Monday, September 20, 2010
The Grizzly Bear
Image taken from http://animals.nationalgeographic.com/animals/printable/grizzly-bear.html
The Grizzly Bear, also known as the silver tip bear, is a subspecies of brown bear that generally lives in the uplands of western North America. This subspecies is thought to descend from Ussuri brown bears which crossed to Alaska from Eastern Russia 100,000 years ago, though they did not move south until 13,000 years ago.
Grizzlies are normally solitary active animals, but in coastal areas the grizzly congregates alongside streams, lakes, rivers, and ponds during the salmon spawn. Every other year, females produce one to four young (commonly two). A sow is protective of her offspring and will attack if she thinks she or her cubs are threatened.
Grizzly bears are North America's second largest land carnivore, next to the polar bear. The grizzly's coloring ranges widely depending on geographic areas, from white to almost black, and all shades in between. The grizzly also has a large hump over the shoulders, which is a muscle mass used to power the forelimbs in digging. This muscle is commonly used to dig for their various vegetative food sources. The hind legs are more powerful, however. The muscles in the lower legs provide enough strength for the bear to stand up and even walk short distances on its hind legs, giving it a better view of its surroundings. The head is large and round with a concave, disk-shaped, facial profile. In spite of their massive size, these bears can run at speeds of up to 55 kilometres per hour (34 mph). However, they are slower running downhill than uphill because of the large hump of muscle over the shoulders. They have very thick fur to keep them warm in brutal, windy, and snowy winters.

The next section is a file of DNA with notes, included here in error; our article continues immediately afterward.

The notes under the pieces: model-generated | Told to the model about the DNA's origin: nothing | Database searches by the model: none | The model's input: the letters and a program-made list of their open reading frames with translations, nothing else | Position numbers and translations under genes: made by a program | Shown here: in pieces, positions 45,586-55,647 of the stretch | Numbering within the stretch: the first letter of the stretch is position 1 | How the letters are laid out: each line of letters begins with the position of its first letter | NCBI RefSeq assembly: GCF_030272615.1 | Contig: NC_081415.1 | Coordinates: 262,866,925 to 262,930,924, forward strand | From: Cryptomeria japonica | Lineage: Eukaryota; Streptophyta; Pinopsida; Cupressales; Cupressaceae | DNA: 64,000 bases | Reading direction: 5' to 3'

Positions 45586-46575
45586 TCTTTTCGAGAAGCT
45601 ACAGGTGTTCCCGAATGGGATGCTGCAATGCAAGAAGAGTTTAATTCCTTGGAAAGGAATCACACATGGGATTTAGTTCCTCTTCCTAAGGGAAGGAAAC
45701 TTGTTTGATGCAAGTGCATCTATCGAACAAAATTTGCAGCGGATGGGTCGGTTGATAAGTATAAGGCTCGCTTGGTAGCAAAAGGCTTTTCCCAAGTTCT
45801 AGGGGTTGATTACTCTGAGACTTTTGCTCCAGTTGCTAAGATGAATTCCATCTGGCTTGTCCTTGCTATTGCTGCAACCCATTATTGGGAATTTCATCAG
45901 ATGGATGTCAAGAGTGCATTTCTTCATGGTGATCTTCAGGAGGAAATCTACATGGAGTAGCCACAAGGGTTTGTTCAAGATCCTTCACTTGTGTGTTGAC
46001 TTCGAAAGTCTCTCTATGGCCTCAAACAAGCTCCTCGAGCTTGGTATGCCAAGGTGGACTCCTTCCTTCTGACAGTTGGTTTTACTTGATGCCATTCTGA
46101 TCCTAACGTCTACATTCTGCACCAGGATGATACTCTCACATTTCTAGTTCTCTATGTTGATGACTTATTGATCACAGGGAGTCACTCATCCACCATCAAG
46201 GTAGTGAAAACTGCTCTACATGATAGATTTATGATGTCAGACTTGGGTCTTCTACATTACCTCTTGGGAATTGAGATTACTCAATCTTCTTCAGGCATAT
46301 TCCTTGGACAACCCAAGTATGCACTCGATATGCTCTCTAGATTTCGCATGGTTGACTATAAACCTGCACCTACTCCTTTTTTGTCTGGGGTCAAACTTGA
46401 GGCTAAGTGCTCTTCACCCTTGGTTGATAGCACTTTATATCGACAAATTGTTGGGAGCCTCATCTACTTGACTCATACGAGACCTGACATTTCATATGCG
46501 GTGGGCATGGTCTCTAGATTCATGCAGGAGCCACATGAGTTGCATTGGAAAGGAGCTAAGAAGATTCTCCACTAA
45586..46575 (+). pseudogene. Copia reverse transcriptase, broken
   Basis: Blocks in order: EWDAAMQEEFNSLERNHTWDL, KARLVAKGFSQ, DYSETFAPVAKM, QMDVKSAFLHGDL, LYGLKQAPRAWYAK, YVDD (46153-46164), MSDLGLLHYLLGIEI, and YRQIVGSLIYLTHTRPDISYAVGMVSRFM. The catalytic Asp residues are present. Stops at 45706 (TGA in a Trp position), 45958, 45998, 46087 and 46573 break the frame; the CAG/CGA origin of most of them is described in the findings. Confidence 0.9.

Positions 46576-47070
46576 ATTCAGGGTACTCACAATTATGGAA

Although grizzlies are of the order Carnivora and have the digestive system of carnivores, they are actually omnivores, since their diet consists of both plants and animals. They have been known to prey on large mammals, when available, such as moose, deer, sheep, elk, bison, caribou and even black bears. Grizzly bears feed on fish such as salmon, trout, and bass, and those with access to a more protein-enriched diet in coastal areas potentially grow larger than interior individuals. Grizzly bears also readily scavenge food, on carrion left behind by other animals.